At the elite level of men’s artistic gymnastics, including the Olympic Games, the smallest point deductions could spell the difference for a gymnast going home with or without a medal.
So Carlos Edriel Yulo of the Philippines was understandably crestfallen after being penalized .10 of a point in his first attempt, narrowly missing a bronze medal to land fourth with a score of 14.716 points in the men’s vault final of the Tokyo Olympics at Ariake Gymnastics Centre Monday night.
Aiming at redemption after stumbling out of his pet floor exercise event last July 24, Yulo looked dazzling in the air on his first try but landed with his feet apart, the right foot stepping out of the mat, resulting in the costly penalty and a score of 14.566 points
Not even an error-free second try that netted a high score of 14.866 points could lift him up to the podium after both scores were averaged for the final overall result.
“Wala na po tayo magagawa doon. Sobrang lapit ko na po. May chance po na makakuha ng medal kung hindi po ako lumagpas (I can do nothing about what happened. I was so close. I had a chance of a medal if my foot did not go out),” Yulo rued after returning from his outing.
“Nakakahinayang lang po kasi ang ganda ng second vault ko (It was regrettable because my second vaut was quite good).”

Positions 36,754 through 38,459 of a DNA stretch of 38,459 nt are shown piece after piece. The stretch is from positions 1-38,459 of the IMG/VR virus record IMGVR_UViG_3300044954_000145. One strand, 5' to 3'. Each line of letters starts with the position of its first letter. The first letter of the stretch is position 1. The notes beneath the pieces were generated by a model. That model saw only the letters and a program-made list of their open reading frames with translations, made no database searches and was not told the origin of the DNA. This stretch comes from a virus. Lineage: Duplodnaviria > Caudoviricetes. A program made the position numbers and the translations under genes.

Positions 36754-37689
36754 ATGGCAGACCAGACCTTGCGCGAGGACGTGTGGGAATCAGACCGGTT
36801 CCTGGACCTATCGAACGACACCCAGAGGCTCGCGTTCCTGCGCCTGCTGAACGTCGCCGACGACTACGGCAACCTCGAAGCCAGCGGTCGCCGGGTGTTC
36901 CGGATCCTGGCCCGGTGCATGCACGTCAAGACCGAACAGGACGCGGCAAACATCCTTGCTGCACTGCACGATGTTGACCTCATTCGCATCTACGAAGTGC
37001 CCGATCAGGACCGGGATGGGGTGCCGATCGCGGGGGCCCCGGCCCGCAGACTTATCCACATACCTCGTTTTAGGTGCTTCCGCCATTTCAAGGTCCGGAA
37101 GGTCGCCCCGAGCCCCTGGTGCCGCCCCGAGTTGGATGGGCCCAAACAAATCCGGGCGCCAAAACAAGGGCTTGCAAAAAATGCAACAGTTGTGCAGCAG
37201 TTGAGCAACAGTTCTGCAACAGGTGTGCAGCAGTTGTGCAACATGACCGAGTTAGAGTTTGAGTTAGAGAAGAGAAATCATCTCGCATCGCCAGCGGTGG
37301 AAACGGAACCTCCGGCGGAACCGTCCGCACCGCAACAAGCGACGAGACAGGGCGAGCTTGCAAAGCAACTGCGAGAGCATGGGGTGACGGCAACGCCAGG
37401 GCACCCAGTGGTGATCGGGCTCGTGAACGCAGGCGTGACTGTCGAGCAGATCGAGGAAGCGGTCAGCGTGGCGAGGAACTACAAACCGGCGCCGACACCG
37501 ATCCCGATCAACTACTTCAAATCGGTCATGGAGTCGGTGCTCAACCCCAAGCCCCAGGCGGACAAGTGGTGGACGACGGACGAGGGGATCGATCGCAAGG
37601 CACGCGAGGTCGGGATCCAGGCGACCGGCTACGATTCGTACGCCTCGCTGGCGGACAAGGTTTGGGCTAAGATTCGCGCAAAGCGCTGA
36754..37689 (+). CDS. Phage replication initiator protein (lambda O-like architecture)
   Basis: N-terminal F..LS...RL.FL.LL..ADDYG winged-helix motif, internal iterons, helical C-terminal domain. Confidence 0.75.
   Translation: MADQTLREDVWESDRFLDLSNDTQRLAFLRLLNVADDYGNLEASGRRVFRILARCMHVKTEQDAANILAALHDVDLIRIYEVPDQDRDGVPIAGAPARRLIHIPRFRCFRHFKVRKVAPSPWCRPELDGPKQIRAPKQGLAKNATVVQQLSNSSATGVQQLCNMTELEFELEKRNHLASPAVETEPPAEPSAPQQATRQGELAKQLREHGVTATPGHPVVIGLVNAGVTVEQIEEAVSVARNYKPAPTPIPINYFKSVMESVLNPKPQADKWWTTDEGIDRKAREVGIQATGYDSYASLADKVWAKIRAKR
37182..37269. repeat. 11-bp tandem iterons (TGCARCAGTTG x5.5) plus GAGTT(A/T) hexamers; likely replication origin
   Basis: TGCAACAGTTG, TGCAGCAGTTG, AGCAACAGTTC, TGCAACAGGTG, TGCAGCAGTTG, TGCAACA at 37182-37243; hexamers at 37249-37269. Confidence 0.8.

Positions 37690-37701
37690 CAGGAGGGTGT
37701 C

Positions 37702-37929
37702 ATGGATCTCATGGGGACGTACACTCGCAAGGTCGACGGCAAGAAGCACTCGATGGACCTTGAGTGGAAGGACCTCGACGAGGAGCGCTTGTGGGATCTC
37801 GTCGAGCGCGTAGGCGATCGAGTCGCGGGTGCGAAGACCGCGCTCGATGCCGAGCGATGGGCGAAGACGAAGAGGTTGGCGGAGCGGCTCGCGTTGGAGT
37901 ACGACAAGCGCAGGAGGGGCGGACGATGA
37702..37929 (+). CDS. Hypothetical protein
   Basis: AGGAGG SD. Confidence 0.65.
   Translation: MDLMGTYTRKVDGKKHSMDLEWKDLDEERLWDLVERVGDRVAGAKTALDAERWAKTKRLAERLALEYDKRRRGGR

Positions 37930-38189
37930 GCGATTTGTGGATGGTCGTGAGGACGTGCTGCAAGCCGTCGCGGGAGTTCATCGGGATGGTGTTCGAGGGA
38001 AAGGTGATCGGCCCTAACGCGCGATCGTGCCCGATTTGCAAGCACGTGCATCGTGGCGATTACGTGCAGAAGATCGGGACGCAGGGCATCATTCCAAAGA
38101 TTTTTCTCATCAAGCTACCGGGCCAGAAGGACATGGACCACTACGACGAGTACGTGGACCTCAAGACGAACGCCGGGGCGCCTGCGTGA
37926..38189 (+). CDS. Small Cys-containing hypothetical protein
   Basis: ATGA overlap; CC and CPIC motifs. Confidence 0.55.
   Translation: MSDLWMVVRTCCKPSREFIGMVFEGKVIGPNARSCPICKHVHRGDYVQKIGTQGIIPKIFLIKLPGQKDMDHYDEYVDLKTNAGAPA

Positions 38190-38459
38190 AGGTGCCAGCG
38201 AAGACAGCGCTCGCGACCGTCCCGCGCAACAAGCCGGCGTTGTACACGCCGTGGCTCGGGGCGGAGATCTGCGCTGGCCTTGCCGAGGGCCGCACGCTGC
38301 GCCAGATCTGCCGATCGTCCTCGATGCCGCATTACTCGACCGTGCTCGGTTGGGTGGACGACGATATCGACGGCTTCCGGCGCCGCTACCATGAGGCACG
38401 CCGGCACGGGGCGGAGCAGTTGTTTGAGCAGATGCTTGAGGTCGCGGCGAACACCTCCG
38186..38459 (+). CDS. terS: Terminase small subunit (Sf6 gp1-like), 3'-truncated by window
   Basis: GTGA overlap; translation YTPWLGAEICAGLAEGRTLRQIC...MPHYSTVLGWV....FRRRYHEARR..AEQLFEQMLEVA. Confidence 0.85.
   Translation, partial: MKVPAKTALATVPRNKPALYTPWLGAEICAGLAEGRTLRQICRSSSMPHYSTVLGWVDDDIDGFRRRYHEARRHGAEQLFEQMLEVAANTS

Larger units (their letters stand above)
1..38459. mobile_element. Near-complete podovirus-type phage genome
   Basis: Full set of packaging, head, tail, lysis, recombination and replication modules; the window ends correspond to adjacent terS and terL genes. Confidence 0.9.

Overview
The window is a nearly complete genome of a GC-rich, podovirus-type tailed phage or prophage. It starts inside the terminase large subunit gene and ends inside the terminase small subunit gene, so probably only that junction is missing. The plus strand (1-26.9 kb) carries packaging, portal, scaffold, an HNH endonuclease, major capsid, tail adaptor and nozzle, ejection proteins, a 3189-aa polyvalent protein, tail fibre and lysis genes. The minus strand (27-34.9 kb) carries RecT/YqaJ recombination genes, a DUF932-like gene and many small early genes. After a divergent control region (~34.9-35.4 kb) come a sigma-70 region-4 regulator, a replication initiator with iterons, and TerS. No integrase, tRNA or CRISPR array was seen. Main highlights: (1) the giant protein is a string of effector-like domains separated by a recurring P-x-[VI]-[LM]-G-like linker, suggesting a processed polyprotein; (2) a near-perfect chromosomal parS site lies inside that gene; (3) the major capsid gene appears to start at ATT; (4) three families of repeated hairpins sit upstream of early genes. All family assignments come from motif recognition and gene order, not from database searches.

Yulo, the reigning world floor exercise champion, could have gotten a maximum score of 14.766 points without the infraction, surpassing Armenian Artur Davtyan, who averaged 14.733 points (14.800-14.600) to secure the bronze medal.
These increments were also key in deciding the gold medalist after South Korean Shin Jeahwan and Russian Denis Abliazin both tied for first with identical scores of 14.873 points.
Between them, Shin had the better score of the two vaults — the second at 14.833 to Abliazin’s 14.800 — for the tie-breaker before the scores were averaged for the final score.
While disappointed by his Olympic debut, the pint-size phenom remained upbeat and vowed to recover in his succeeding international events.
“Gusto kong magpalakas. Feeling ko po may igagaling pa ako. (I want to get stronger. I feel I still have much to improve,” said the athlete, who has been a protégé of the Gymnastics Association of the Philippines, the sport’s national governing body, since he was 7.
Although he has been training in Japan for over a year, the gymnast said he may not be able to come back home right away since he still has meets there in the succeeding months.
This includes the 50th FIG Artistic Gymnastics World Championships scheduled October 18 to 24 in the city Kitakyushu, 1,021 kilometers southwest of Tokyo in the prefecture of Fukuoka, where he hopes to defend his floor exercise title.
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